The Mac successor to the four-year-old Office 2011 beats the Windows version to beta
By Gregg Keizer
Microsoft on Thursday released a preview of Office 2016 for Mac, the successor to the four-year-old Office 2011.
The preview, which weighed in at a 2.5GB download, was made available to any Mac owner running OS X Yosemite, unlike the preview of Outlook, which Microsoft offered last October only to subscribers of its rent-not-own Office 365 subscription plans.
Officially dubbed “Office 2016 for Mac” — for once, Microsoft’s using the same numerical moniker for both the OS X and Windows editions — the preview contains Excel, OneNote, Outlook, PowerPoint, and Word.
Microsoft has not set a launch timetable for either the OS X or Windows editions, but analysts expect that the company will release both around the same time and alongside or near the debut of Windows 10. It will ship in final form this fall, most likely in September or October.
In a short FAQ published today about Office 2016 for Mac, Microsoft stuck with its previous “second half of 2015″ release timeline.
The FAQ also confirmed that, like the Outlook preview from last year, the other Office 2016 applications can be used without disturbing their doppelgangers from Office 2011 for Mac. Microsoft will update the preview regularly, it said without defining the intervals, and each build will expire about 60 days after the release of its successor.
“The last preview build will continue to function for roughly a month after our official launch date,” Microsoft added.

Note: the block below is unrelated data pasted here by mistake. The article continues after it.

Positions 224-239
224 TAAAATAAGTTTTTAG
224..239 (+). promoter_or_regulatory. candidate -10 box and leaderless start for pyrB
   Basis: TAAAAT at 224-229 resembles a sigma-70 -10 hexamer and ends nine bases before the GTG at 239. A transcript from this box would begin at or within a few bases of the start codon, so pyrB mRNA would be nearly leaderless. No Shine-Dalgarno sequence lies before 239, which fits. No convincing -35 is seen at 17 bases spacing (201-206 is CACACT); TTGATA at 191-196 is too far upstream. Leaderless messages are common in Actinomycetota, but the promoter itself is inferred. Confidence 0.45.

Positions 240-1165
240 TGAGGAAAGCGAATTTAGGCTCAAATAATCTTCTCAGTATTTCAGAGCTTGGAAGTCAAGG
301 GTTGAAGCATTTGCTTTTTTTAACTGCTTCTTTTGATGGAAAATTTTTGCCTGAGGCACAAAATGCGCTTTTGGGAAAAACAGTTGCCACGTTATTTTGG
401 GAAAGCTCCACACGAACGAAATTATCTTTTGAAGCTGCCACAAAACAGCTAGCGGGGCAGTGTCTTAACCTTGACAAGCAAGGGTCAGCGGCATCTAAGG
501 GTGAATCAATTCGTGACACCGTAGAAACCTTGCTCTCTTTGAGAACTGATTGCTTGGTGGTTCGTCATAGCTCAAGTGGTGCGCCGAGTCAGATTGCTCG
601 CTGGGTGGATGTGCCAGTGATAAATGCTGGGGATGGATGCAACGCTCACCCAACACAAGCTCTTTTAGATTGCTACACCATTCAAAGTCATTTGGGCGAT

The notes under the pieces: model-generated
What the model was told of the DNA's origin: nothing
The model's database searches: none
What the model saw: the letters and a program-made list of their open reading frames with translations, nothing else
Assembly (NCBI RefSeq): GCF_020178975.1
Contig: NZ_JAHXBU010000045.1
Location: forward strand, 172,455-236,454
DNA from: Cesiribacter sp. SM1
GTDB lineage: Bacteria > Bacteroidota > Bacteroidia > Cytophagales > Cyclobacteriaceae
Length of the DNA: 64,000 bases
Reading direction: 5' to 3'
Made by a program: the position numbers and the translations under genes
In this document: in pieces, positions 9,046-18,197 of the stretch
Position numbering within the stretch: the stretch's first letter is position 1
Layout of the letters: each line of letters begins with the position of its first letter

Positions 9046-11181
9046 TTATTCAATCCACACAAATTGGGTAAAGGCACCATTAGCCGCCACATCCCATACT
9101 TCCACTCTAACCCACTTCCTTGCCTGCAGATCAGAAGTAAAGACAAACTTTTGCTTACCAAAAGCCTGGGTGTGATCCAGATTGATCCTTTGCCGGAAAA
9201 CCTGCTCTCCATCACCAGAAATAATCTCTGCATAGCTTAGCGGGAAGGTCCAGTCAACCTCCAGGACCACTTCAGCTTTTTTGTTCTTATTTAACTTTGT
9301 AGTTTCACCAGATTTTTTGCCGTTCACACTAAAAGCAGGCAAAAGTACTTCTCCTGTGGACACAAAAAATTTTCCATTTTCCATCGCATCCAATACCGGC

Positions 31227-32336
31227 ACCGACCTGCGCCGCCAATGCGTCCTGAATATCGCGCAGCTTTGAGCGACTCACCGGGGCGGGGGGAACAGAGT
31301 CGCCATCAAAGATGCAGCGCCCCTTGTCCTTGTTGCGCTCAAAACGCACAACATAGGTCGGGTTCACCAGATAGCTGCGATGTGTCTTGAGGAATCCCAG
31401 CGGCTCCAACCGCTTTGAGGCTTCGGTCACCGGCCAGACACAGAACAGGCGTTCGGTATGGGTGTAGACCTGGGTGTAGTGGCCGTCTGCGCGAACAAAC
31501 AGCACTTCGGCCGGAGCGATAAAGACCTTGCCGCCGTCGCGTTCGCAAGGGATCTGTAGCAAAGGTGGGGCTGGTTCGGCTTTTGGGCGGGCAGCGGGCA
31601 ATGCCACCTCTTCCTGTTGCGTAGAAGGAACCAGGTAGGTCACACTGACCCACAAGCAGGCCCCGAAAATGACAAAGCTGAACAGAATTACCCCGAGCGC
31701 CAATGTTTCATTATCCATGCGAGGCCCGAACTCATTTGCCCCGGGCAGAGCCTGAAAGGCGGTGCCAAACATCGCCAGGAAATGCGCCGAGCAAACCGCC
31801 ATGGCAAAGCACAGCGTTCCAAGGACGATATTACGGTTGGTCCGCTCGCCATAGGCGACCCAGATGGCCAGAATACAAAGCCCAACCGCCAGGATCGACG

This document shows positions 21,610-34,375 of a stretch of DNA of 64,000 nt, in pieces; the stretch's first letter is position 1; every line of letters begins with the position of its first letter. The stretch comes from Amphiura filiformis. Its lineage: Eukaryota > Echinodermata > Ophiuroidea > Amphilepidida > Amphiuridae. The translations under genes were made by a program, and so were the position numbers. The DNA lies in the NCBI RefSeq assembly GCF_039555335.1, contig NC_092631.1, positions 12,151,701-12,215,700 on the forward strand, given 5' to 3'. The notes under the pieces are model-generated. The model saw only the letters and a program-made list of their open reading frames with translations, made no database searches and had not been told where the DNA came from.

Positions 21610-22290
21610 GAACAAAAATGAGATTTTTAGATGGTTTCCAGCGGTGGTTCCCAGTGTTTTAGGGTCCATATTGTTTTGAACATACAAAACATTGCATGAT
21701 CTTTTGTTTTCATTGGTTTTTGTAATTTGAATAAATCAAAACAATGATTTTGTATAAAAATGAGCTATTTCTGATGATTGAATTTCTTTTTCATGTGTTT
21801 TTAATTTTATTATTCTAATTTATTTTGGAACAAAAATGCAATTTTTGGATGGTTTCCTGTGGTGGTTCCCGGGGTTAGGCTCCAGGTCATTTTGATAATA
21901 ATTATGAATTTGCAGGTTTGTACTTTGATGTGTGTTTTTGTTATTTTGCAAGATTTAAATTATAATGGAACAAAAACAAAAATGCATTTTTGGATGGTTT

While the preview is free to use, the final will come with a price tag, although Microsoft has yet to announce costs. It typically reserves that announcement until closer to official launch.
Office 365 subscribers will be able to update to Office 2016 free of charge, and the latter will also be available in one or more SKUs (stock-keeping units) separately as a perpetual license. Those licenses require customers to pay up front, but they are allowed to run the suite as long as they want without further fees.
Current prices for a non-subscription license to Office for Mac start at $139.99 for a one-license copy of Home & Student, which omits Outlook. The single-license Office & Business, including Outlook, costs $219.99.
Although Microsoft freed up a wide range of features — including basic editing tools — in Office for iPad last year, it would be a surprise if the company followed suit with the desktop application-based Office 2016, if only because that would torpedo its strategy of pushing customers to Office 365.
Office 2011 for Mac users will have only a few months to upgrade to Office 2016 before support ends on Jan. 12, 2016, unless Microsoft extends that support. Once Microsoft retires a product from support, it stops serving security patches.
The Office 2016 for Mac preview can be downloaded from Microsoft’s website. http://products.office.com/en-US/mac/mac-preview